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Why divorce is included among “adverse childhood experiences”  

On Behalf of | Dec 20, 2022 | Divorce

If you or someone close to you works with children, you may have heard the term “adverse childhood experiences” (ACEs). These include around 10 to 12 experiences (depending on how they’re categorized) kids can suffer as they’re growing up which can lead to emotional, social and even physical problems as adults. They can remain with them for the rest of their lives if they don’t recognize the root cause of their problems and get professional help.

Certainly, things like war, natural disasters and more external experiences can cause serious trauma to a child. However, ACES are typically things that kids experience within their household that can cause “toxic stress” – a common term when discussing ACEs.

What are the ACEs?

The ACES are generally grouped into three categories:

  1. Abuse: Physical, emotional and sexual abuse (of the child and/or their parent)
  2. Neglect: Physical and emotional
  3. Household dysfunction: Mental illness and substance abuse (of a parent) and divorce

You can argue that divorce isn’t nearly as serious as abuse (whether experienced or witnessed) or neglect. So why is it included?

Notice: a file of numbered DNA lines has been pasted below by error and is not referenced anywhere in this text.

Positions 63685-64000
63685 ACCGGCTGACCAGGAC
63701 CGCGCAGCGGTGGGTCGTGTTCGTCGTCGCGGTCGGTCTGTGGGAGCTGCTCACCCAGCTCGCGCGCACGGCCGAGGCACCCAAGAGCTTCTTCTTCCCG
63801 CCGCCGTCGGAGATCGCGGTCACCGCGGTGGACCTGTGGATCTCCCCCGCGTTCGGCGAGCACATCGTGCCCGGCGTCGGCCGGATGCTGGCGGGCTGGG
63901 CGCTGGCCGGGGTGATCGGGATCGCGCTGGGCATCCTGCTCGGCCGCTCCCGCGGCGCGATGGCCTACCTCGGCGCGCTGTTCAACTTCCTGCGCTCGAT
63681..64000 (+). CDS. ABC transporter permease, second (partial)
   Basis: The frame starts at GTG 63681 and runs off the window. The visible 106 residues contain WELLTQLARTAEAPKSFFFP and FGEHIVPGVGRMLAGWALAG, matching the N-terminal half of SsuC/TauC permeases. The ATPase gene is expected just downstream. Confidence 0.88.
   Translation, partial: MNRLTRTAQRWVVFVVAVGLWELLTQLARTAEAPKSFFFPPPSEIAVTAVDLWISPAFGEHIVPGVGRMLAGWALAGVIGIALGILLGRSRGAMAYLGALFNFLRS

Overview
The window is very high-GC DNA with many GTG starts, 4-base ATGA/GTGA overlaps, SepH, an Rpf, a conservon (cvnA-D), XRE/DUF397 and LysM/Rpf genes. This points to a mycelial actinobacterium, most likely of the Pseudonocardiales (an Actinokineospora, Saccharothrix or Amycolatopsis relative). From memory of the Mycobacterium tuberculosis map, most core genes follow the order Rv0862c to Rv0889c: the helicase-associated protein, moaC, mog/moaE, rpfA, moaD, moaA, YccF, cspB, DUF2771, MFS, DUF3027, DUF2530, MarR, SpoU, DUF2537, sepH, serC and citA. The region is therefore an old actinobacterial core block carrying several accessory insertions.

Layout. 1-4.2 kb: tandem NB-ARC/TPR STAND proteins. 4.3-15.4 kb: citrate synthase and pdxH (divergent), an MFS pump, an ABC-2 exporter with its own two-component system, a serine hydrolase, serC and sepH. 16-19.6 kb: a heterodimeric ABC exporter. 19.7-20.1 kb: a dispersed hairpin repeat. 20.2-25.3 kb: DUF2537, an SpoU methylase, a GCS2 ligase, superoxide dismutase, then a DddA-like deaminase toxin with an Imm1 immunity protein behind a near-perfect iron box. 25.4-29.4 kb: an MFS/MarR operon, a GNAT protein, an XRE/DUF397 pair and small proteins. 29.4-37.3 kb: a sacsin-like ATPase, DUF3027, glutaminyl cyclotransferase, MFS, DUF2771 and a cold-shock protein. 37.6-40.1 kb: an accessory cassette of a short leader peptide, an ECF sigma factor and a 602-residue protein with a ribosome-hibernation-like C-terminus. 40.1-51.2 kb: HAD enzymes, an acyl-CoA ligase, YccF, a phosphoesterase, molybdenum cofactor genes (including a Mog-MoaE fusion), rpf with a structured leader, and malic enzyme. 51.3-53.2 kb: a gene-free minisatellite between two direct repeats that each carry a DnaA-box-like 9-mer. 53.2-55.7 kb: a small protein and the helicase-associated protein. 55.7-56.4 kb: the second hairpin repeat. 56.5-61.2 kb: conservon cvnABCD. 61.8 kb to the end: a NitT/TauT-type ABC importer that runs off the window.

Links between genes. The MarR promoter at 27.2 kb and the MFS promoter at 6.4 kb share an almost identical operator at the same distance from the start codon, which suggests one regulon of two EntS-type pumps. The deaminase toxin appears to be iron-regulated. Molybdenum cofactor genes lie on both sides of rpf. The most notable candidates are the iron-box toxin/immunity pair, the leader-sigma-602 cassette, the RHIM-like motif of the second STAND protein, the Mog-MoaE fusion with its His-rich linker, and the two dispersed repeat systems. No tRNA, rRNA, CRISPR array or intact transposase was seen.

The number of ACEs matters

If divorce is the only ACE someone experiences in childhood, chances are that alone won’t cause them serious problems in adulthood. However, divorce is often accompanied by other ACEs like one parent’s physical or emotional abuse of the other, substance abuse by one or both parents or neglect of the child by a divorced parent who isn’t capable of adequately caring for them on their own. The cumulative effect of multiple ACEs can be something a person can’t heal from without professional help.

Divorce doesn’t have to be an ACE

No one should stay in their marriage because they’re afraid divorce will traumatize their child. In fact, parents who stay together “for the sake of the child” often end up doing them more harm than good because they create a toxic environment – and one in which one or more types of abuse may occur.

Being aware that divorce can be an ACE should give responsible parents the incentive to work towards a peaceful, amicable divorce where they keep the best interests of their children front and center. Having experienced legal guidance can help significantly.